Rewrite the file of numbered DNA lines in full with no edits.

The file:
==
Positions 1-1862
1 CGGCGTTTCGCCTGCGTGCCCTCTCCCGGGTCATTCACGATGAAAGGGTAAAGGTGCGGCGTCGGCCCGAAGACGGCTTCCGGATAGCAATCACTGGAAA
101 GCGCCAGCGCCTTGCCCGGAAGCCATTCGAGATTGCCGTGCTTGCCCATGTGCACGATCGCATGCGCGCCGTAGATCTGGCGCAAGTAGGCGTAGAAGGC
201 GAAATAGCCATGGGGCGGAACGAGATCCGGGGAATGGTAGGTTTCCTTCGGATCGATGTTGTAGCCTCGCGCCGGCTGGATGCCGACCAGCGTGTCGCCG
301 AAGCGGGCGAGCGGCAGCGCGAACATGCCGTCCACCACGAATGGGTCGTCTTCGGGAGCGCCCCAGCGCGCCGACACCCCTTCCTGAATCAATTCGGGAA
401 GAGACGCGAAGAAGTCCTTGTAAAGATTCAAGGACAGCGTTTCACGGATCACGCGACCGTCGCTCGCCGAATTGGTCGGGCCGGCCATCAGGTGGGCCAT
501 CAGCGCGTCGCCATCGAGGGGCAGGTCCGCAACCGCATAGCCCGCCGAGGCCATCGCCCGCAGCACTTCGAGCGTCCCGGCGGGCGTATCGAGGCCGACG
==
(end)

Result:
Positions 1-1862
1 CGGCGTTTCGCCTGCGTGCCCTCTCCCGGGTCATTCACGATGAAAGGGTAAAGGTGCGGCGTCGGCCCGAAGACGGCTTCCGGATAGCAATCACTGGAAA
101 GCGCCAGCGCCTTGCCCGGAAGCCATTCGAGATTGCCGTGCTTGCCCATGTGCACGATCGCATGCGCGCCGTAGATCTGGCGCAAGTAGGCGTAGAAGGC
201 GAAATAGCCATGGGGCGGAACGAGATCCGGGGAATGGTAGGTTTCCTTCGGATCGATGTTGTAGCCTCGCGCCGGCTGGATGCCGACCAGCGTGTCGCCG
301 AAGCGGGCGAGCGGCAGCGCGAACATGCCGTCCACCACGAATGGGTCGTCTTCGGGAGCGCCCCAGCGCGCCGACACCCCTTCCTGAATCAATTCGGGAA
401 GAGACGCGAAGAAGTCCTTGTAAAGATTCAAGGACAGCGTTTCACGGATCACGCGACCGTCGCTCGCCGAATTGGTCGGGCCGGCCATCAGGTGGGCCAT
501 CAGCGCGTCGCCATCGAGGGGCAGGTCCGCAACCGCATAGCCCGCCGAGGCCATCGCCCGCAGCACTTCGAGCGTCCCGGCGGGCGTATCGAGGCCGACG